Seattle’s tuition-free community college program comes to the rescue during the pandemic | Momaha

Two years ago, Seattle voters overwhelmingly approved an education levy giving the city’s public high-school graduates two years of free community college.

But just as the program was gearing up to start its first year at full capacity, the pandemic hit.

Schools shut down. And the recruitment and enrollment specialists stationed at each Seattle high

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Muskegon Community College encourages frontline workers to apply for free tuition before Dec. 31 deadline

MUSKEGON, MI – Muskegon Community College is encouraging frontline and essential workers in West Michigan to apply for free tuition through the statewide Futures for Frontliners program before the Dec. 31 deadline passes.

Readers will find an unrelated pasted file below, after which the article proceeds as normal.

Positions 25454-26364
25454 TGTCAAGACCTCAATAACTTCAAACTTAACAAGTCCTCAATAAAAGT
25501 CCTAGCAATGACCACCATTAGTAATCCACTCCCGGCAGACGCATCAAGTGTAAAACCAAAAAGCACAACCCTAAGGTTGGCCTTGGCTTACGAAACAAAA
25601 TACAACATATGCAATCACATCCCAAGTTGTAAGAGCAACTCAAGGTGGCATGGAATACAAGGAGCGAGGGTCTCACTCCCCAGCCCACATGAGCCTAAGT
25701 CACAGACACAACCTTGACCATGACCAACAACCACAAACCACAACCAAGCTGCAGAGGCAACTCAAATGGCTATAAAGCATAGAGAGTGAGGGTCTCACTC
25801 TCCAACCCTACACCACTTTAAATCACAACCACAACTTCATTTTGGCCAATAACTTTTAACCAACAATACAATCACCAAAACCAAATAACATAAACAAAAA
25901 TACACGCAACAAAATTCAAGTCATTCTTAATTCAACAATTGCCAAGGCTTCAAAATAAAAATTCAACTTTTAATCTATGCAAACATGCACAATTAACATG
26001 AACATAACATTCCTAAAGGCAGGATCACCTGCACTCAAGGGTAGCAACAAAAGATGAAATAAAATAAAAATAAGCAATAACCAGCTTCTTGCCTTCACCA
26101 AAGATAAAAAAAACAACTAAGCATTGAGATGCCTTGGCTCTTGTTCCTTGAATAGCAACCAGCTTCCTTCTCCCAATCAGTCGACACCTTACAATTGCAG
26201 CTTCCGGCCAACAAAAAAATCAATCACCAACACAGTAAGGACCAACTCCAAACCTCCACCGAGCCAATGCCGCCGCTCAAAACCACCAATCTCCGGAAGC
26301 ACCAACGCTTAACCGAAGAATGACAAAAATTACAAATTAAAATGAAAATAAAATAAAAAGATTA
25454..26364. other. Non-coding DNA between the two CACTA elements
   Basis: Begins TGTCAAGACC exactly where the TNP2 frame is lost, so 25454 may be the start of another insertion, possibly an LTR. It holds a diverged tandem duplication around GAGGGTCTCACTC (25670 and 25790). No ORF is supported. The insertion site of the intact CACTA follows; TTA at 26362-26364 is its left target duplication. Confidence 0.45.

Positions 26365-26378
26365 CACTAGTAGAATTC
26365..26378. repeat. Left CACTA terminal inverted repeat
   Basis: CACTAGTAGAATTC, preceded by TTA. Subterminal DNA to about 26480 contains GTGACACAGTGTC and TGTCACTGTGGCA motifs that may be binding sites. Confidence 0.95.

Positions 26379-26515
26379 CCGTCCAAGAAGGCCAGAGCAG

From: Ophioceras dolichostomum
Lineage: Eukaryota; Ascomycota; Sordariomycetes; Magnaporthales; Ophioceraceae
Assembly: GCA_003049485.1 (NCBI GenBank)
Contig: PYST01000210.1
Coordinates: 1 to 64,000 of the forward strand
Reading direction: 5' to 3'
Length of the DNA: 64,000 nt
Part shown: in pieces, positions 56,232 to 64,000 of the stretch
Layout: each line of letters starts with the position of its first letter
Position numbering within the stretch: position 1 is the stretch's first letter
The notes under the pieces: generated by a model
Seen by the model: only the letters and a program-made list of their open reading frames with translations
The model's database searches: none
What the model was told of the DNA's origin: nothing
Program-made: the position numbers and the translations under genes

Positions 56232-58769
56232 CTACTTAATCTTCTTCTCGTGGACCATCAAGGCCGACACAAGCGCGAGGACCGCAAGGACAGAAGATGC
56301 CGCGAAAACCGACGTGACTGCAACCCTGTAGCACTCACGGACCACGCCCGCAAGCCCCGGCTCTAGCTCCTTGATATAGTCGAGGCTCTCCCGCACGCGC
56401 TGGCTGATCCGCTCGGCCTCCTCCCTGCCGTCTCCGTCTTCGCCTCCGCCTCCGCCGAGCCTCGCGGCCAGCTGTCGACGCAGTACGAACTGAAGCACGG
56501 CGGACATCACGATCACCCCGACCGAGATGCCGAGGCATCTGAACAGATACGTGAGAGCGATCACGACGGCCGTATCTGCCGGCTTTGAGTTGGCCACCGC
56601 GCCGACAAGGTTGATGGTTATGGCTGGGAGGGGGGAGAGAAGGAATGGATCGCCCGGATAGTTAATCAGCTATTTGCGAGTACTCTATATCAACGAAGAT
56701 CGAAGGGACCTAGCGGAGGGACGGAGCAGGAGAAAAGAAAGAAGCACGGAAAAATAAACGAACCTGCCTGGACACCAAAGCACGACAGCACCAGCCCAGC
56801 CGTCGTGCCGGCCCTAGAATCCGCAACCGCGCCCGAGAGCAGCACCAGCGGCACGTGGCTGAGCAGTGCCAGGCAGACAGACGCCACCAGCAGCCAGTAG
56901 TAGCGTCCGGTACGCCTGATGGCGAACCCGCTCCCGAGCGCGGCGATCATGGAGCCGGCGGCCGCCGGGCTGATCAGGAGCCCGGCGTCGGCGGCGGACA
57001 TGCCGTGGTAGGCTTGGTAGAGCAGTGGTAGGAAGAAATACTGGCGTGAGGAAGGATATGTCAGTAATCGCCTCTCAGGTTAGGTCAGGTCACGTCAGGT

More than 430 frontline workers have been accepted to MCC through the statewide program and can begin classes in January 2021, according to a news release issued by the college. Another 2,200 applications are still being reviewed by the Michigan Department of Labor and Economic Opportunity as of Dec. 1.

That’s why the college is offering its resources to any applicants who may be struggling with the application process or who need help completing the required Free Application for Federal Student Aid (FAFSA).

“With the deadline almost here, we do not want any qualified individual in our community to miss this once-in-a-lifetime educational opportunity,” said MCC Provost and Executive Vice President John Selmon in a prepared statement.

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Loyola University New Orleans honors Orleans Parish judge, and more metro college news | Crescent City community news